In the money to burn file, I can dream of Java3D staying alive but shifting to an open OpenGL layer (a'la Performer, Open Scene Graph, etc.) so we can use it's features or not as we see fit on a per project basis.  But I'm not counting on this one.  

And finally a formal press release style announcement of what Sun is doing explaining there focused commitment to OpenGL wrappers.

Pesonal take...

Unfortunately, I think that the Java3D brand is ruined and should be completely abandoned if some sort of graph layer is going to be continued.  At least in game development circles, I get laughed out of the room if I mention Java3D now, whether it's deserved or not, the preception is it's crap now. I could list 10 things that are great about it (clean multitexture support) and 10 that are terrible (less portable than C/C++ graph APIs. i.e. no Mac).  All in all it did a good job.  If it could've evolved a bit faster it would have been better, but in the end I really believe the "black-box" design is what killed it for gaming, and of course it never really was designed for that space anyway, so it was a bad fit (but all we had).

I could go on, but I feel like I am giving a eulogy.
"He was a great friend, and we will all mourn the loss, but he is in a better place now and we must go on"

Shawn Kendall
Cosmic Interactive, LLC
Games published by our own members! Check 'em out!
Legends of Yore - The Casual Retro Roguelike
Offline Orangy Tang

JGO Kernel

Medals: 57
Projects: 11

Monkey for a head

« Reply #3 - Posted 2003-08-21 18:44:24 »

I always thought that J3D was too much effort for too little reward - you jump though hoops for it to get a valid scenegraph and such, then it pays you back by rendering something thats neither fast nor impressive. And if you want to do anything remotly off the beaten track then god help you, you'll get half working APIs and resistance all the way.

It would be nice to actually get hold of the source to the guts of the beast, it was often mentioned that the J3D team had to come up with custom solutions to fundamental Java problems (high res timer, insufficiant multi-threading to name a couple of well known ones) and it would be interesting to see how they solved these.

[ - Play Growth Spurt, Rescue Squad and Snowman Village ] [ Rebirth - game resource library ]
Offline misterX

Junior Devvie

java forever!

« Reply #4 - Posted 2003-08-24 16:01:19 »

hmm... i'm maybe not experienced enough, or my apps are not complex enough, but i didn't had any problem at all since i used it. It's the opposite, i like it a lot and find it very mature.
I just enjoy working with it and will continue.

The backdraws are on the community side, it's "abandonned" and disorganized. When you look at, you'll see a forgotten static place. On the other hand, if you look closer, many guys have done specific stuff for it, from code to tutorials. I believe that if everything would be again centralized and some efforts put in the code repertory to make it 100% ready, then it would not only be a good fresh breeze for j3d's community but also a big step forward.

About bringing it open-source, it don't care. After all, what would i do with it? could I improve a part or make things better than sun's engineer staff has done? That would be a joke.

well, it seems i'm not surrounded by many people...
But anyway, i'll stick to this java3d, this "good old guy" ;-)

Offline Mojomonkey

Senior Devvie

ooh ooh eee eeee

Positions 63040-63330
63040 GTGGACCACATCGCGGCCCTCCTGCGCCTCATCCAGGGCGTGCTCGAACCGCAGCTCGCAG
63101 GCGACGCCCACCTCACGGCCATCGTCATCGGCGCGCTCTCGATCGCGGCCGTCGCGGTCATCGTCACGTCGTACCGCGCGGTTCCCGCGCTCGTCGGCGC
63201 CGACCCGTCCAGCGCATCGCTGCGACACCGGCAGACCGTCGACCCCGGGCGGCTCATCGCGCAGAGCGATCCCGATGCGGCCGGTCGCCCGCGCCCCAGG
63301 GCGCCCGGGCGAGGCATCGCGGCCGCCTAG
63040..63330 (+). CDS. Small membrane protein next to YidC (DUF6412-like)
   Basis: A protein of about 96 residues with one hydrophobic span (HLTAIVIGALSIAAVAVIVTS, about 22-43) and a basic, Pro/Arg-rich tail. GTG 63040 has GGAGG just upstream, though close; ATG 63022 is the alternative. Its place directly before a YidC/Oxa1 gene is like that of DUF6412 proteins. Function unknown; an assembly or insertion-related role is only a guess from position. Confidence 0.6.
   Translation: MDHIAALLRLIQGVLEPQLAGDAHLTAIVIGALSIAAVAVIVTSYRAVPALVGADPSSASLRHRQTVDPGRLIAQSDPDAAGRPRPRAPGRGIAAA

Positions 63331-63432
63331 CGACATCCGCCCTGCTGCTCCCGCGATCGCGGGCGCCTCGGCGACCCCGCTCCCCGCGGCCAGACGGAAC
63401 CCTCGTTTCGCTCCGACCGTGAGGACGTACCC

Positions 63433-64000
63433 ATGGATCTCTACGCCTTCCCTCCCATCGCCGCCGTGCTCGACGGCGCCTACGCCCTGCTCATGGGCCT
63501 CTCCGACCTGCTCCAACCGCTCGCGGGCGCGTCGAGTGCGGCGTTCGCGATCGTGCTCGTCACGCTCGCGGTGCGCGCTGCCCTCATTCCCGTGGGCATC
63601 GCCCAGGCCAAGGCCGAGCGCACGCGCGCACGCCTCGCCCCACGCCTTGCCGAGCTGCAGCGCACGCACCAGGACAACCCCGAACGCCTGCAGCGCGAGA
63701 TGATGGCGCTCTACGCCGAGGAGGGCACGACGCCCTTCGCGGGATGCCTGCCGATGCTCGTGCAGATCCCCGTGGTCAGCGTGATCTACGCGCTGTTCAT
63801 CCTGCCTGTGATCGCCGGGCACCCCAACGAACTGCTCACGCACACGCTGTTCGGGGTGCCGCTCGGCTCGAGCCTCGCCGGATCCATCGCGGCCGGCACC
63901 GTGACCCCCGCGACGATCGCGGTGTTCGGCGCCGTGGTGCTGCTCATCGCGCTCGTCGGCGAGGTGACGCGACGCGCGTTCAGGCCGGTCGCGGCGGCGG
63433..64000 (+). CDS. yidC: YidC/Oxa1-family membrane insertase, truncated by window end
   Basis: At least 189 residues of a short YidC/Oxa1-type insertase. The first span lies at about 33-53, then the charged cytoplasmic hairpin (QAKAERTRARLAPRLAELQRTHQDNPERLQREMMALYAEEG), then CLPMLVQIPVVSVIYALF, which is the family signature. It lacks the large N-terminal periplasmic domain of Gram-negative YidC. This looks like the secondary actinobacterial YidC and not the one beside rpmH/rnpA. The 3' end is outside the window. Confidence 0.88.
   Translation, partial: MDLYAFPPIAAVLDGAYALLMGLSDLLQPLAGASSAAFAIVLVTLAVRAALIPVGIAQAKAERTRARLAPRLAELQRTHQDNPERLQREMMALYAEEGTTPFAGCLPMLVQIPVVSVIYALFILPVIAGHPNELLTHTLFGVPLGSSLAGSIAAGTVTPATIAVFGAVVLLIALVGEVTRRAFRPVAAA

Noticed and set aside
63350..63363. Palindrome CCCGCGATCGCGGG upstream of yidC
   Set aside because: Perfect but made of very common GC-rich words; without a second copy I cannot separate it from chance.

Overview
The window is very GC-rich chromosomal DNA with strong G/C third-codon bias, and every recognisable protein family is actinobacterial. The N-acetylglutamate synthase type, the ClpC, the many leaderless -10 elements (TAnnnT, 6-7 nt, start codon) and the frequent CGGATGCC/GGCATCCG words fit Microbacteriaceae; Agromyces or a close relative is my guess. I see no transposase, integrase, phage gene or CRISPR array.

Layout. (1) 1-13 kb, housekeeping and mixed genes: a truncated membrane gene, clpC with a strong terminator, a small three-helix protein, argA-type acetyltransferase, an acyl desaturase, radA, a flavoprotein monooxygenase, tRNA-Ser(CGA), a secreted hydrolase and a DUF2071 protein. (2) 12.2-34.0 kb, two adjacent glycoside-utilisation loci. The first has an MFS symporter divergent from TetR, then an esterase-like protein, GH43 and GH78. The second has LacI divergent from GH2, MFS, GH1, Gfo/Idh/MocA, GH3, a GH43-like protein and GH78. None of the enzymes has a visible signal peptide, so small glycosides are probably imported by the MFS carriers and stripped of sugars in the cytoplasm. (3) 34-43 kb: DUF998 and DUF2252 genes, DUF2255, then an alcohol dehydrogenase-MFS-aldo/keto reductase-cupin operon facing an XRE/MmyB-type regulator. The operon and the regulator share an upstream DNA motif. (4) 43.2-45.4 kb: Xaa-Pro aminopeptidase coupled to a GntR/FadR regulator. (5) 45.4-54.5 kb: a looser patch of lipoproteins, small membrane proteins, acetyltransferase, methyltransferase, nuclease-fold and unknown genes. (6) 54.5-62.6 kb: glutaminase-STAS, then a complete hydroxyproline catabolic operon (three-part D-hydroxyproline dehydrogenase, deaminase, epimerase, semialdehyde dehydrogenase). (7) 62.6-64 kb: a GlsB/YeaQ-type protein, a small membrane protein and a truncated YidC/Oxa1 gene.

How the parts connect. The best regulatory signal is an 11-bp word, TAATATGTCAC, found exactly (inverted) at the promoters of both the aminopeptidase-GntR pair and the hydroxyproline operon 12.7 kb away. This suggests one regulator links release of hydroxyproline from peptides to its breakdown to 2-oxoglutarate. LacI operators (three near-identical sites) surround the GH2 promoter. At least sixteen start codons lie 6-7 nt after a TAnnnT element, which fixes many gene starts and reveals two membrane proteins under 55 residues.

« Reply #5 - Posted 2003-08-24 16:10:23 »

About bringing it open-source, it don't care. After all, what would i do with it?

The point is not necessarily what you could do with it, but what someone could do with it. Graphics a very rapid progression field, if j3D sits with no updates, it will become obsolete very quickly. In fact, you may argue it's already obsolete.

Don't send a man to do a monkey's work.
Offline misterX

Junior Devvie

java forever!

« Reply #6 - Posted 2003-08-24 18:02:06 »

i should have added: "and i'm not sure others can do much better". It sounds a bit insulting, i apologize, but really, how many people have worked on it, how long, huh? Ok, well, that said, the source can surely be usefully modified for some specific stuff.

And i'm curious about the other problem, i mean, it is said java3D is obsolete. Since java3d is just a structure over DX or OGL, it always uses the latest version of these, isn't it? (i mean, the function calls don't change with dx&ogl versions, just the implementation changes). Or am i wrong?
So, if it does, is the obsolete adjective just referring that you can't use some "newer" methods & techniques?

Oh, well, i'm interested to know everything!
Offline William

Junior Devvie

No Exit

« Reply #7 - Posted 2003-08-26 06:05:19 »

I have used Java3D to develop two game prototypes, both done in an academic environment but one of them with a commercial commissioner and the other one done with one of its explicit goals to examine the content pipeline in Java game development. I would like to see Java3D open sourced to support compatability between, and minimize the need for code rewrites in, third-party components such as the Xith3D renderer and the Xj3D model loader.

Java3D's strength was productivity, but its opaque and heavily multi-threaded architecture made it unfit for use in consumer-grade multimedia. Components such as the Xith3D-renderer promise to fix the problems that prevent Java3D from being used in games, but it is unfortunate if it happens at the cost of productivity.

I think further developments should be focused on providing productivity benefits to the new open source games APIs developed both by Sun and third parties. I think the Java3D scenegraph structure may still have role to play in helping to bring such endevors together and make them compatible with each other.
Offline uj

Junior Devvie

« Reply #8 - Posted 2003-08-27 04:39:40 »

Java3D was one of the main reasons I choose Java over C++ for my application some years ago.  If it's discontinued I hope (demand) that Sun donates it as open source, very much like IBM did with Eclipse.

Gaming is a strong driving force in graphics so speed is a must for Java3D to attract followers. But there are also many visualization type applications where modelling capabilities are more important than raw speed. Ideally you should be able to use Java3D at both extremes and in-between. Maybe Linux could serve as a role model. Someone ensures a mean and lean graphics engine kernel and on top of that focused packages are built towards different needs.

(If) Java3D is dead, long live Java3D!